A Childlike Hope: GOD is BETTER

Last week was the longest week and consequently, I was more tired by Friday than I can remember having been before. I told David Friday night, when I collapsed into bed, that I needed to sleep in the next morning. “Sleeping in” around our house means not getting out of bed before 7:30. Our kids (ahem, ahem, Cohen) get up before the sun most days and David leaves for work before 7, so our definition of sleeping in is often a few hours different than that of most people. That sets the stage for you to understand how surprised I was when David came in the room to speak to me and the alarm clock said 11:30!

I laughed about how long I had slept and then saw he was looking out the bedroom window rather seriously. “I think something bad has gone down across the street this morning.” He paused to look at the window again, “Yea, police cars are still parked out there.” In my sleepy fog, I could only think about the problems there have been with an ex-husband across the street and the three little girls who frequent our house when the weather is nice. “Olivia’s house?” I sat up in bed, the pit of stomach felt like a ton of bricks had fallen into it. “No. Ah, no. Sorry. The house next door. The one Kathy lived in.” I felt relief for a moment.

Then, I got out of bed.

Two police cars were parked out on the road. An SVU was parked haphazardly in the front yard. A few other vehicles were in the driveway and parked along the street. People going in were being helped in. No sirens were on. No police tape. The heaviness returned to my stomach and in my gut I knew something really, really bad had happened.

As the afternoon progressed, more cars arrived. The police cars remained. When the ambulance and fire truck pulled down the street silently, there was no question about it. Someone had died.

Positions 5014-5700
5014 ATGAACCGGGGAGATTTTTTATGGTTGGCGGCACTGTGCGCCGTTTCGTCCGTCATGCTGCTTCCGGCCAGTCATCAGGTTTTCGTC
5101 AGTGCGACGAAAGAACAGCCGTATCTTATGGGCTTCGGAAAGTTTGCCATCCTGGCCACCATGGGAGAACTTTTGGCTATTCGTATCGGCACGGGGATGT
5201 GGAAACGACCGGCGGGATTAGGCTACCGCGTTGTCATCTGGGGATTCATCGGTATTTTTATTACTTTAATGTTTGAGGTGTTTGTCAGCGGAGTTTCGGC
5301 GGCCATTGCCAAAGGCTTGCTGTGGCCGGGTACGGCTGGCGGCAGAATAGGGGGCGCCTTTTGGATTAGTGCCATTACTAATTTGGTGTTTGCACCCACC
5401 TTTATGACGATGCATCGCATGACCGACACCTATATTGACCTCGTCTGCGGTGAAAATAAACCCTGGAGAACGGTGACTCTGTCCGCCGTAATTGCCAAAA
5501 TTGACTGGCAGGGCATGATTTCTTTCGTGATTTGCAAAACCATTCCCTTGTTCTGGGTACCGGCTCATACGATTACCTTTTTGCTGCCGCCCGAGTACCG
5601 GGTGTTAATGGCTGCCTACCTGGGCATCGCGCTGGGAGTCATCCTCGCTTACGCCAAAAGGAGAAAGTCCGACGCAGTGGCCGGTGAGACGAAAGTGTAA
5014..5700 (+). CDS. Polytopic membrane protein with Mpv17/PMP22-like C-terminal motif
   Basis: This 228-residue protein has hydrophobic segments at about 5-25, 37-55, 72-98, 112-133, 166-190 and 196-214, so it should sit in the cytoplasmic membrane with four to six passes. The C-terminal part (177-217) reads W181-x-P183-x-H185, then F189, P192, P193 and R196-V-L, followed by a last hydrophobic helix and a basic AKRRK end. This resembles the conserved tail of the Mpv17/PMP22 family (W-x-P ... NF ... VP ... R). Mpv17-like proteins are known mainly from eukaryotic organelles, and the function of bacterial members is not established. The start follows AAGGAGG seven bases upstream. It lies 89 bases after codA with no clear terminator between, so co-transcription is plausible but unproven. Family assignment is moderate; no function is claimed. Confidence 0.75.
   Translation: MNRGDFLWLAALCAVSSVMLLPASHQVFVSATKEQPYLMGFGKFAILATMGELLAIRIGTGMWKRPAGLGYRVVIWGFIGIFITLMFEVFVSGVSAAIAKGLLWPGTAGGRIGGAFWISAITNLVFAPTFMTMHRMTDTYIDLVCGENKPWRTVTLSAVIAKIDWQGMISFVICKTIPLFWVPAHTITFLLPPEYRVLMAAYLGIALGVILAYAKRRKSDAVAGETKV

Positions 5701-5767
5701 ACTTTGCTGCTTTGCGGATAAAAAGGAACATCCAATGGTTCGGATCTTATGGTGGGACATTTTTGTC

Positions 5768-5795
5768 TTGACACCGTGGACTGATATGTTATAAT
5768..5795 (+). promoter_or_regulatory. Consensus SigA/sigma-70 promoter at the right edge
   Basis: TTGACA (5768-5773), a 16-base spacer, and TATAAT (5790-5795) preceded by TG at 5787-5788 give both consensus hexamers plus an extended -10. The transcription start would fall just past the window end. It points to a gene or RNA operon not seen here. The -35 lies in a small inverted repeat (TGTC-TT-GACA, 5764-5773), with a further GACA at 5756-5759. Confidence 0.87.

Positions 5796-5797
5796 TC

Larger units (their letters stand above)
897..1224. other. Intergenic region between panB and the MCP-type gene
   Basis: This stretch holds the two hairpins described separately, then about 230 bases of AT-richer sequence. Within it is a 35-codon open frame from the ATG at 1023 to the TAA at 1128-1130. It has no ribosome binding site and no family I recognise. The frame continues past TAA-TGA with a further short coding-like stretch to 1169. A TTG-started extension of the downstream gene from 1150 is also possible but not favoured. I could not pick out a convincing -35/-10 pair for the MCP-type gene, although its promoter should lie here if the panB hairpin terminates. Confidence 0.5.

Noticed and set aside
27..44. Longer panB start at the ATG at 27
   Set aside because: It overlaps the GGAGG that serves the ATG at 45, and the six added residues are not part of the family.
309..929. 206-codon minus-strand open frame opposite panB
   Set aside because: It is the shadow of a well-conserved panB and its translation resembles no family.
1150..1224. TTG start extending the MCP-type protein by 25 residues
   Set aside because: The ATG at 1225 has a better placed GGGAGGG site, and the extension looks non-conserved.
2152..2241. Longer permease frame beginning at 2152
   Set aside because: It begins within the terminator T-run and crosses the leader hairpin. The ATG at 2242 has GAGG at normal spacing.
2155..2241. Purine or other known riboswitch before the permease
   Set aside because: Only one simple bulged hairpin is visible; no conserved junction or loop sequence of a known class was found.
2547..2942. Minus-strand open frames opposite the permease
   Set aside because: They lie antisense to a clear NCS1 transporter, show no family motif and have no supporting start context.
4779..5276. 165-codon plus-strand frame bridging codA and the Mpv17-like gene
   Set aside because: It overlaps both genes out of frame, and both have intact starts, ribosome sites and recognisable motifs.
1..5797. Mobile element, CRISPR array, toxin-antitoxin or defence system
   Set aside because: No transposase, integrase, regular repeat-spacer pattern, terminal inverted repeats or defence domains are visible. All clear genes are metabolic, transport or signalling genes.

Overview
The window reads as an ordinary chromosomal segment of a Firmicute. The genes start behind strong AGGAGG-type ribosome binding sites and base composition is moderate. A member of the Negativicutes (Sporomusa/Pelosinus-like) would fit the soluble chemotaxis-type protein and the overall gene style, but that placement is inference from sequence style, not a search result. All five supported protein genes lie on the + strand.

From the looks of things, the death wasn’t expected. I couldn’t shake the guilty feeling that we hadn’t met our neighbor. Sure, he/she/they had only lived there a few months but at least once David had mentioned we ought to go over and introduce ourselves. We didn’t. Apparently David couldn’t shake the feeling either. He would go by the window and pause for awhile. I kept thinking about the one day when the weather was still nice and people were putting a new roof on the house… I remember the music being loud and young-sounding. Were there teenagers in the yard? Or… was it just the music that made me think that a couple of kids lived there? My insides shuddered. I found myself thinking Oh, please, God. No.

By Sunday morning we had heard. A man only a year older than David and I committed suicide Saturday morning.

The three little kids have had croup so David went to church Saturday night so he could stay home with them Sunday morning so I could go then. We were somewhere on state route 33 between Marysville and Dublin, when I turned off the worship music. I couldn’t stop thinking about the man. We didn’t even know his name. My heart grieved. I’ve had low points in my life when I wished Jesus would come back so I didn’t have to wake up the next day and face what I knew would meet me there. But it is hard for me to imagine getting from that place to actually wanting to take my own life and then making the jump to actually doing it. That kind of hopelessness is a darkness I can’t wrap my brain around.